COCOBOD borrows $2 billion in response to improved production by farmers

etter than expected, cocoa production for the 2020-2021 crop year has led the regulator of the sector, the Ghana Cocoa Board (COCOBOD), to borrow extra on the domestic market, to among other things mop up the excess cocoa beans being produced by farmers.

COCOBOD has so far sold $2 billion (GHS 11.7 billion) of six-month bills from January to May, the most in the five-month period since at least 2011, according to Bloomberg.

Before the start of every crop season, the Ghana Cocoa Board typically borrows from overseas banks, monies which are normally used to finance cocoa purchases and related operational activities in the crop season.

The regulator in September last year signed an agreement for a US$1.3 billion syndicated loan facility for the 2020/2021 cocoa crop season, with an output target of about 900,000 metric tonnes of cocoa.

But according to Bloomberg, production so far for the 2020-21 season which ends in September has exceeded the set target, stretching the $1.3 billion syndicated loan that was raised at the beginning of the season in October last year.

Farmers harvested 965,493 metric tons by June 3, compared with a target of 900,000 tons for the whole crop year that ends in September.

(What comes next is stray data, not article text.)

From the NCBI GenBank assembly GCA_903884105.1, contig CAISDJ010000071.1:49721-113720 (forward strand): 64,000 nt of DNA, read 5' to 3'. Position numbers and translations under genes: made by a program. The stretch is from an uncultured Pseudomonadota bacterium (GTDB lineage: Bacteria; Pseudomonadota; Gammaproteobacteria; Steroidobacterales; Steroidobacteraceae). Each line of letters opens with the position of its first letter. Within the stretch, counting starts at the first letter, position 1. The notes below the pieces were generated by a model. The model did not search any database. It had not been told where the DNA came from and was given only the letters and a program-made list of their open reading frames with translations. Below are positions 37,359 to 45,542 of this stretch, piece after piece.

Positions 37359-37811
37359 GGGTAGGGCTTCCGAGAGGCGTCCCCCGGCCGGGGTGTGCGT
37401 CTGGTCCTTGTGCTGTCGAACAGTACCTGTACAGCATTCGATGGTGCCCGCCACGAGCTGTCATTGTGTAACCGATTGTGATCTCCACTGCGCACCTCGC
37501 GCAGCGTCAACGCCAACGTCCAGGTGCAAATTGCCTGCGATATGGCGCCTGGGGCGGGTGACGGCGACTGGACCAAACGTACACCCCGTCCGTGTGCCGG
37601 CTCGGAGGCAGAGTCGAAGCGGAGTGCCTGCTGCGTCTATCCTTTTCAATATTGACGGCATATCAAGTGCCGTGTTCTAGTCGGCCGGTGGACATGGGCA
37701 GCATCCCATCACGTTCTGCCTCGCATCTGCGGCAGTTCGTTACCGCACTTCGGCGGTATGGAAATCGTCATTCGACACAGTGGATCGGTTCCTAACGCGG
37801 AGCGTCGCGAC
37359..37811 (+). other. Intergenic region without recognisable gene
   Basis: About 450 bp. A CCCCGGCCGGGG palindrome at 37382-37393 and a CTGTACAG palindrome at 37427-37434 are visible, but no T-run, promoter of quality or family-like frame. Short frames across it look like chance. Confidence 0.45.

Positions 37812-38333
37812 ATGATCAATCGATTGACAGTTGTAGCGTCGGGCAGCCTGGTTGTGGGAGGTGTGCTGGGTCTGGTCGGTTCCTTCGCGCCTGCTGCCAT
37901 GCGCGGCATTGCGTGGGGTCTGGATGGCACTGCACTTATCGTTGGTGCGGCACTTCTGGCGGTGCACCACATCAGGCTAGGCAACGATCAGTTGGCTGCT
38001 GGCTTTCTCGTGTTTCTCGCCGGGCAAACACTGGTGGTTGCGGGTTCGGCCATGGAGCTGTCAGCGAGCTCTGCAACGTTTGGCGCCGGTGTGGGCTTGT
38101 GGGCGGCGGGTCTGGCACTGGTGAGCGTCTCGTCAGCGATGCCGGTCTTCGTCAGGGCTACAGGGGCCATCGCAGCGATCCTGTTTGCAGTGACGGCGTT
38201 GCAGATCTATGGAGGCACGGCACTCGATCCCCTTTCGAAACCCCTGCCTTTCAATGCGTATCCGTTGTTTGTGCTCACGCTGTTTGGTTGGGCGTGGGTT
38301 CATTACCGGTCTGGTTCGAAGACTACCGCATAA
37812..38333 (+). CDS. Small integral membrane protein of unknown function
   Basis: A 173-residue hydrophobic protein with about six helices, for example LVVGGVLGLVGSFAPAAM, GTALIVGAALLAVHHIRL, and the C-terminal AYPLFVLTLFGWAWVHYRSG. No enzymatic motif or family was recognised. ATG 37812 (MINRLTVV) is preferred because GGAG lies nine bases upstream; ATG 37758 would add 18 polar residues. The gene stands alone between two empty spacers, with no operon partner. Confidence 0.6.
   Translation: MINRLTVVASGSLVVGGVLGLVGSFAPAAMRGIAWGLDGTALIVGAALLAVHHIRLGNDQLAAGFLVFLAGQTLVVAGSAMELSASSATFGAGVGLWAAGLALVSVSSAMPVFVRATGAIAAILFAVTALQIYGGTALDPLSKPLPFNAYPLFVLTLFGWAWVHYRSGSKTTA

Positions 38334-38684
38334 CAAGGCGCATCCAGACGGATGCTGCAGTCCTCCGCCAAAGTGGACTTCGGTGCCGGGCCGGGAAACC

This places Ghana easily within the reach of the 1 million-ton mark, which was last attained in 2010-11.

According to the head of finance and administration at COCOBOD, Ray Ankrah the sector regulator which is the only buyer of cocoa beans in Ghana has therefore had to increase the sale of bills to help refinance maturing obligations.

Yields on the bills are falling, as traders speculate that the regulator will make more income from the bumper crop. The 1.3 billion cedis, 182-day securities issued at 17.65% on May 18, are currently trading at 15.65%.

The regulator is also planning to raise $1.5 billion through syndicated loans for the season that begins in October, Mr. Ankrah added.

Meanwhile, the price of a tonne of cocoa according to data from the Bank of Ghana improved year on year between April 2020 and April 2021 but declined from $2,523 per tonne in January 2021 to $2,419 per tonne in April 2021.

Per data from Nasdaq however, Cocoa closed at $2,372 dollars per tonne at the end of Monday, June 2021.

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